### Time Complexity, Space Complexity, Asymptotic Notations - The Coding Shala

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## Time Complexity, Space Complexity, and Asymptotic Notations

Time complexity describes the time taken by an algorithm and space complexity describes the memory used by an algorithm. Asymptotic Notations are languages that allow us to calculate time complexity and space complexity. Big O is most commonly used for time complexity or analysis of algorithms.

## Time Complexity

In Computer Science, the time complexity of an algorithm quantifies the amount of time taken by an algorithm to run as a function of the length of the string representing the input. The time complexity of an algorithm is commonly expressed using big O notation, which excludes coefficients and lowers order terms.[From Wikipedia] In a simple way we can say how much time our code takes to execute.

So, How to calculate the running time of an algorithm?
We can have three cases to analyze an algorithm:
1. Worst Case
2. Average Case
3. Best Case
Generally, we calculate the worst-case to show the time complexity of an algorithm. In the worst-case analysis, we calculate the upper bound on the running time of an algorithm. Here, upper bound means our code won't take more time than we have described for it.

### Asymptotic Notations

Asymptotic notations are mathematical tools to represent the time complexity of the algorithm. The following 3 asymptotic notation is mostly used to represent the time complexity of the algorithm.

#### Theta Notation(Θ):

The theta notation bounds a function from above and below, so it defines exact asymptotic behavior. For a given function g(n), we denote Θ(g(n)) is following set of functions.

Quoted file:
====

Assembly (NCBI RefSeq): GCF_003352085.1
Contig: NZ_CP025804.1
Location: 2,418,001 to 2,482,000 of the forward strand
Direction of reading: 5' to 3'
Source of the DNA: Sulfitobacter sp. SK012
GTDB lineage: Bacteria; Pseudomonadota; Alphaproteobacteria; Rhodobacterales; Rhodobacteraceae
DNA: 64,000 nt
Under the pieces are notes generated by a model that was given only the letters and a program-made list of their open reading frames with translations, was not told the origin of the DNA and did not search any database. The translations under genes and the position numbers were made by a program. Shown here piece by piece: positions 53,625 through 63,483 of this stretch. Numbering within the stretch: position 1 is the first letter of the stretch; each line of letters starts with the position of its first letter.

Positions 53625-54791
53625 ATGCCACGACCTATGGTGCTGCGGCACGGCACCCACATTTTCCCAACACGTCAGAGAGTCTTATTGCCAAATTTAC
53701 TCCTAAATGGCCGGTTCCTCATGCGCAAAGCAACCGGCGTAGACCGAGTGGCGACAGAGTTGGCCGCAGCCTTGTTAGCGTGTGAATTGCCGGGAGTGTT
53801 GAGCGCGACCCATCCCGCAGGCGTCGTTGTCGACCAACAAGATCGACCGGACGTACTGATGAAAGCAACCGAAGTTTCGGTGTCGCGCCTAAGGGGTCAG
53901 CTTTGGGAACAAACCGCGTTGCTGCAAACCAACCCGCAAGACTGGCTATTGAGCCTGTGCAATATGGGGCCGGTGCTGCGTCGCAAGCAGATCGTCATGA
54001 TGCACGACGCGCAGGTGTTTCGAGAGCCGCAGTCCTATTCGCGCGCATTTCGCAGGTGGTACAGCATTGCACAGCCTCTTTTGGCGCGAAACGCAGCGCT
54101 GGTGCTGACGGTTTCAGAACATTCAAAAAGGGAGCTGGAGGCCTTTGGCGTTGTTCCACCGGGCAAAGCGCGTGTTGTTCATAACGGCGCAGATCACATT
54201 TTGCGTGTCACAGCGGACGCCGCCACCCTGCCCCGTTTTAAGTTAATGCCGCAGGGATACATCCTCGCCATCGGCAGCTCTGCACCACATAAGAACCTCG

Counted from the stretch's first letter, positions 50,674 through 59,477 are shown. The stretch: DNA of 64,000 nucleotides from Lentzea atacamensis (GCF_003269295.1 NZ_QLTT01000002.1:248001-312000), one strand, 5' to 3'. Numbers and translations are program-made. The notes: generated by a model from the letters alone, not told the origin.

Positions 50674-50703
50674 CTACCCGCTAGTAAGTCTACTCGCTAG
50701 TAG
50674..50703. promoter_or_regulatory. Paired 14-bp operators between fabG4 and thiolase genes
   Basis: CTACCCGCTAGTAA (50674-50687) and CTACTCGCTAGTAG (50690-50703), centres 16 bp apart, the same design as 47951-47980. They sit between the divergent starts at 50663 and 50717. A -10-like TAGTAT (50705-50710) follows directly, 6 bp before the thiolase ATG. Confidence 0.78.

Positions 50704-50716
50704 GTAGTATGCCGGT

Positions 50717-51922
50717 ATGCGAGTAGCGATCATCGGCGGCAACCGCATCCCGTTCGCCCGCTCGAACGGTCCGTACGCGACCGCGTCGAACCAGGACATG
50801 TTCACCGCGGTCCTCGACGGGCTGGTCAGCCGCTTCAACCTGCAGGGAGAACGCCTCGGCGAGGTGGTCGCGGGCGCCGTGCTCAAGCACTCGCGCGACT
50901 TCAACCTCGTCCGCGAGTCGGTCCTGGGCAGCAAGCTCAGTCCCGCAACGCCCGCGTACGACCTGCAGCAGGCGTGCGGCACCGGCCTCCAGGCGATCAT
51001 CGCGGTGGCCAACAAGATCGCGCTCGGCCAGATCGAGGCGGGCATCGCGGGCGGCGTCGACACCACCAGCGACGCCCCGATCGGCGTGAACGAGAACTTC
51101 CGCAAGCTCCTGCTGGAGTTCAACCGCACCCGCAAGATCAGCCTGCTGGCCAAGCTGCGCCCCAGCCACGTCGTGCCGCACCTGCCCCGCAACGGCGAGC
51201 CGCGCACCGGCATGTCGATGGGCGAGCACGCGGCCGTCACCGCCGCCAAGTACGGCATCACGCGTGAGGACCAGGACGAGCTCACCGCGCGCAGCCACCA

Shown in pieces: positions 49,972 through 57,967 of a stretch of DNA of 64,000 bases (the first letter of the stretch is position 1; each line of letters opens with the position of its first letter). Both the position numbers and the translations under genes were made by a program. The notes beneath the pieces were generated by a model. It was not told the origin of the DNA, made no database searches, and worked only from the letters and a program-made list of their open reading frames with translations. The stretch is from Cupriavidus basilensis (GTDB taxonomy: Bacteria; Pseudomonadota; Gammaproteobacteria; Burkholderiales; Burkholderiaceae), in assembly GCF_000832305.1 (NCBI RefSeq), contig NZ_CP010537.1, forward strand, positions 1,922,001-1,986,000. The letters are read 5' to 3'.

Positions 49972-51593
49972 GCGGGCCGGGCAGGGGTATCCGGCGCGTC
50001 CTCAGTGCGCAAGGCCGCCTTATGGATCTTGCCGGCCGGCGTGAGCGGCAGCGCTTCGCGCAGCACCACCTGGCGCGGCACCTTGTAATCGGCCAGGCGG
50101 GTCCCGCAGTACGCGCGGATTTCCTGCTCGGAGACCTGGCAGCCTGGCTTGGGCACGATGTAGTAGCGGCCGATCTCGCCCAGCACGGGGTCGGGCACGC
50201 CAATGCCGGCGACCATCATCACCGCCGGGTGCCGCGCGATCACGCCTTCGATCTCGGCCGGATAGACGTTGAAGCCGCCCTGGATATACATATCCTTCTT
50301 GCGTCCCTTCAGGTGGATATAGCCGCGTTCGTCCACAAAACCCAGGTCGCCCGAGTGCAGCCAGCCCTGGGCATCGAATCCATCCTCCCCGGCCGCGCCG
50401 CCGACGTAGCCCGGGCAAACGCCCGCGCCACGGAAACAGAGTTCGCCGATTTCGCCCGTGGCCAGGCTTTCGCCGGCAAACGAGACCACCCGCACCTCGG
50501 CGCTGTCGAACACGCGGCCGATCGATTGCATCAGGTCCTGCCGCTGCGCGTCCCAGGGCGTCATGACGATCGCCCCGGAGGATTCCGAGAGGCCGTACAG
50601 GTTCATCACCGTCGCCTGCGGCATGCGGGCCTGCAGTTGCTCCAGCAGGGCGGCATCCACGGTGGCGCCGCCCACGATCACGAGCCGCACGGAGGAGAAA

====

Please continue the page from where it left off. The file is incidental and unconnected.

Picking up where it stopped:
Θ(g(n)) = {  f(n): there exist positive constants c1, c2 and n0 such that

0 <= c1*g(n) <= f(n) <= c2*g(n)

for all n >= n0 }

The above definition means, if f(n) is theta of g(n), then the value f(n) is always between c1*g(n) and c2*g(n) for large values of n (n >= n0). The definition of theta also requires that f(n) must be non-negative for values of n greater than n0.

#### Big O Notation(O):

The Big O notation defines an upper bound of an algorithm, it bounds a function only from above.

O(g(n)) = {   f(n): there exist positive constants c and
n0 such that 0 <= f(n) <= cg(n) for
all n >= n0  }

#### Omega Notation(Ω):

Omega(Ω) notation provides an asymptotic lower bound.

Ω(g(n)) = {   f(n): there exist positive constants c and
n0 such that 0 <= cg(n) <= f(n) for
all n >= n0 }
Let's see how to use these asymptotic notations.

#### Some rules to the analysis of loops

The following are some rules good to be remembered while we work with loops:
• The time complexity of a function is considered as O(1) if it doesn't contain a loop.
• The time complexity of a loop is considered as O(n) if the loop variables are incremented/decremented by a constant amount.
• The time complexity of nested loops is equal to the number of times the innermost statement is executed.
• Time Complexity of a loop is considered as O(Logn) if the loop variables are divided/multiplied by a constant amount.
• Time Complexity of a loop is considered as O(LogLogn) if the loop variables are reduced/increased exponentially by a constant amount.
• When there are consecutive loops, we calculate time complexity as the sum of time complexities of individual loops.

## Space Complexity

Space Complexity of an algorithm is the total space taken by the algorithm with respect to the input size. Space complexity includes both Auxiliary space(extra space or temporary space used by an algorithm) and space used by input.

#### Time and Space Complexity Example

Example 1:
What is the time, space complexity of the following code?

```int a = 0, b = 0;
for (i = 0; i < N; i++) {
a = a + rand();
}
for (j = 0; j < M; j++) {
b = b + rand();

}
```
Assume that rand() is O(1) time, O(1) space function.

Solution: O(max(N,M)) or we can say O(N+M) time, O(1) space.

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